NEW YORK (TheStreet) -- Demographic data tells us that a considerable number of people who read TheStreet also listen to sports radio. That makes it safe to assume (I think) that you have heard of Jim Rome and Scott Ferrall.

Unlike other parts of your life, however, the sports radio habit tends to have very little impact on your investment thought processes and decisions. While you might take other everyday experiences under advisement when thinking about stocks, sports radio likely never enters as a factor.

That makes sense. It's small potatoes.

Consider some perspective.

CBS ( CBS - Get Report) owns all-sports WFAN in New York City, the nation's first and biggest sports radio station. In 2011, WFAN brought in $40.5 million dollars in advertising revenue, making it the ninth largest biller in radio across formats.

In its most recent annual report, CBS reported total revenue of more than $14.2 billion. Last quarter, it generated nearly $3.5 billion in sales. That makes WFAN a big fish in the small pond of radio and an even bigger fish in the even smaller pond of sports radio. Even so, "The Fan" accounted for less than 0.3% of CBS's total revenue.

No wonder why Mike Francesa can fall asleep on the air and get away with it. Nobody at corporate likely pays much attention.

I wonder if this dynamic could begin to change.

Disney ( DIS - Get Report)-owned ESPN operates a longstanding radio network alongside its other media properties, particularly television and online.

News Corp's ( NWSA - Get Report) Fox does the same.

In recent months, NBCUniversal (majority owner is Comcast ( CMCSA - Get Report) and CBS have put similar plans into motion. There's more still to come from both companies.

In network radio, ESPN Radio, Fox Sports Radio and NBC Sports Radio presently exist. CBS Sports Radio begins 24/7 programming on Jan. 2, 2013. Of course, all four have considerable local, regional and national presences in sports television as well as online.

As a contender to ESPN and Fox, CBS might be the most interesting case. Much of its lineup will clear the nation's top 50 radio markets thanks to CBS's properties and a partnership with Cumulus Media ( CMLS).

In recent weeks, CBS hired two of the nation's biggest sports radio personalities. Jim Rome left Clear Channel's ( CCMO) Premiere Radio Networks and Scott Ferrall will join CBS after seven years at SiriusXM ( SIRI - Get Report).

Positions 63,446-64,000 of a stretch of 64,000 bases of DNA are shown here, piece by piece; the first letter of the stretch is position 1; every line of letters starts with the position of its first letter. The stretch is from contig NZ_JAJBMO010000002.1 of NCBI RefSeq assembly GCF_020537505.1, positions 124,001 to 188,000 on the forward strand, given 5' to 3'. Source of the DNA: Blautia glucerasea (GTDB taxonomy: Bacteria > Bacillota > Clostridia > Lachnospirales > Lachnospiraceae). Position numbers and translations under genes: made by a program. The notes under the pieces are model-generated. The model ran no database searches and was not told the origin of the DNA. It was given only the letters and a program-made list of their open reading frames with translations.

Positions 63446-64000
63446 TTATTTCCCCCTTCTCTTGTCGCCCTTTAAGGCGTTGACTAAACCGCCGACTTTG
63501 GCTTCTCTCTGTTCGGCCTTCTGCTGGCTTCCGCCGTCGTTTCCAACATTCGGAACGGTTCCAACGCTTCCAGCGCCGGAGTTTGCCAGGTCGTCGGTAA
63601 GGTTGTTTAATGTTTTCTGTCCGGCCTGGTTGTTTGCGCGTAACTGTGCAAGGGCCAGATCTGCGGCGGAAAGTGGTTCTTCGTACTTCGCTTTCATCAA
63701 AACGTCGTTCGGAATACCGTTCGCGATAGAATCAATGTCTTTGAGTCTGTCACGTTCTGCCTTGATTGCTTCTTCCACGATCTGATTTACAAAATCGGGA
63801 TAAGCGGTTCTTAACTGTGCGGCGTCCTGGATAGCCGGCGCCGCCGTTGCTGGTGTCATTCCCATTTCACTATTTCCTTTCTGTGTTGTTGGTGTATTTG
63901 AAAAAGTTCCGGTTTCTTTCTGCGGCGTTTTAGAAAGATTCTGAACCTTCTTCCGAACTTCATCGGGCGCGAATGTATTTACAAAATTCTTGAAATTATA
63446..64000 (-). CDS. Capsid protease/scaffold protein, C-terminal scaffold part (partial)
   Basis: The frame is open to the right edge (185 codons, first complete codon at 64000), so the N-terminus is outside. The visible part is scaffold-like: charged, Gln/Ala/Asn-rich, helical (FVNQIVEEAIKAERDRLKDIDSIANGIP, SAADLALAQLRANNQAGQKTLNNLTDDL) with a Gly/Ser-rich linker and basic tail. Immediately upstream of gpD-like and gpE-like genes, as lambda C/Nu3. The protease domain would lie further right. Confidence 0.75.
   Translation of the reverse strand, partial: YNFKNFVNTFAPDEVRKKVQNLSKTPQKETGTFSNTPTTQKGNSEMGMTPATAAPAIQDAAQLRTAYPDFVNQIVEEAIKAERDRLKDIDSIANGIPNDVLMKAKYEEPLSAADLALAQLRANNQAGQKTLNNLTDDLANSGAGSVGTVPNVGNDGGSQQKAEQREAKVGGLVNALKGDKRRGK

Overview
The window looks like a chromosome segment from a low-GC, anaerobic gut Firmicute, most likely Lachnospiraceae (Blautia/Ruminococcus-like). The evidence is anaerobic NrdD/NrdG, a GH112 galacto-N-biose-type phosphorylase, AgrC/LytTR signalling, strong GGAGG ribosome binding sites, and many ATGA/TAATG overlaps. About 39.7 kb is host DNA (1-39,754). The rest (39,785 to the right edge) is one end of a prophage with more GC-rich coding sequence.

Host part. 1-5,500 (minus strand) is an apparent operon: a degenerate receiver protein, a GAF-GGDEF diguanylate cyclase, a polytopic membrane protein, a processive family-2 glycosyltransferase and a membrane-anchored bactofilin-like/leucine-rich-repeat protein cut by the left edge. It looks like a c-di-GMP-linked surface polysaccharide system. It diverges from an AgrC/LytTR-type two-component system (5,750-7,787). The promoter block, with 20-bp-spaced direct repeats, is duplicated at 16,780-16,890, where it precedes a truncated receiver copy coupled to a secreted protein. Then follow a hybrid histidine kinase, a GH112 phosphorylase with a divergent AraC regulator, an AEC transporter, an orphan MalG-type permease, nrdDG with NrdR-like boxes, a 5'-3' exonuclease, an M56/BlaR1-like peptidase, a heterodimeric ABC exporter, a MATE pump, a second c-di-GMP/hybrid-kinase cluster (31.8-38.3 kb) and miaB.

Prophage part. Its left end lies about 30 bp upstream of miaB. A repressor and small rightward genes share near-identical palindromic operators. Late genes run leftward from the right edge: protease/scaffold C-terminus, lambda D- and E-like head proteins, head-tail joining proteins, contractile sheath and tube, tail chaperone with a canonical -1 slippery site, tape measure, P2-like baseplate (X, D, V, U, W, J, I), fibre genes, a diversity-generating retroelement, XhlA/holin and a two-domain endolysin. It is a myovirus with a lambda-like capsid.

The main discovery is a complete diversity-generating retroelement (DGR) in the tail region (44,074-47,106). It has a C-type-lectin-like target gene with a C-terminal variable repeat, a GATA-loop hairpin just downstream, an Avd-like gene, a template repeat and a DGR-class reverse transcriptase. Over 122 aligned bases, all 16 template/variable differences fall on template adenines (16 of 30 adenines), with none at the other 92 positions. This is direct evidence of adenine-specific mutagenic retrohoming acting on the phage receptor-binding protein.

Rome already hosts a show for the CBS Sports Network, a cable television entity that, relative to ESPN and the NBC Sports Network, has limited penetration. Long ago, Rome made the transition from radio guy to multimedia personality.

With Rome's role expanded across platforms, it might make sense for CBS to do the same with Ferrall. He's certainly capable -- maybe more so than Rome -- and he appeals to younger audiences that often get left on the table in both radio and television.

Remember, Ferrall was not simply on SiriusXM. He was part of the satellite radio network's Howard Stern stations, Howard 100 and Howard 101. It's one thing to have a show on Sirius XM -- they'll give one to just about anybody -- it's entirely another to win, let alone maintain, an endorsement from Stern.

I talked to Ferrall yesterday. Here's part of what he had to say:
Stern was awesome to me for seven years. He handpicked me for the gig. Could of chosen a million others but chose me -- honored and humbled by the experience . . . Howard and Tim Sabean are awesome to work for and so was Sirius .

If SiriusXM (or, more than likely, Liberty Media ( LMCA)) is smart, it'll pick up Ferrall's new show; they're not going to find an equally-as-dynamic replacement. And, clearly, he leaves on good terms.

There's little question that the future of media is cross-platform, on demand and mobile. Early adopters in these areas tend to be on the younger side. That's where guys like Rome and Ferrall crush it.

In part because they're known primarily as radio guys, incredibly talented individuals such as Rome and Ferrall can get, relatively speaking, buried.

I expect CBS to up Ferrall's profile just like Rome's. While radio has never been and never will be a significant revenue generator for companies the size of CBS, it has always acted as a breeding ground for world-class talent.

Look no further than Stern. Or, for a different example, Ryan Seacrest. Clear Channel pays Seacrest incredibly well. He got his start in radio. The rest is history.

That's not to say Ferrall can reach that level - it's only the subject matter he deals with that holds him back. But there's no question, CBS, if it plays its cards right, can turn Ferrall into a major star. This could not only help it ding ESPN, Fox and NBC, but drive meaningful revenue.

At the time of publication, the author held no positions in any of the stocks mentioned in this article.

This article is commentary by an independent contributor, separate from TheStreet's regular news coverage.

Rocco Pendola is a private investor with nearly 20 years experience in various forms of media, ranging from radio to print. His work has appeared in academic journals as well as dozens of online and offline publications. He uses his broad experience to help inform his coverage of the stock market, primarily in the technology, Internet and new media spaces. He has taken a long-term approach to investing, focusing on dividend-paying stocks, since he opened his first account as a teenager. Pendola, 37, is based in Santa Monica, Calif., where he lives with his wife and child.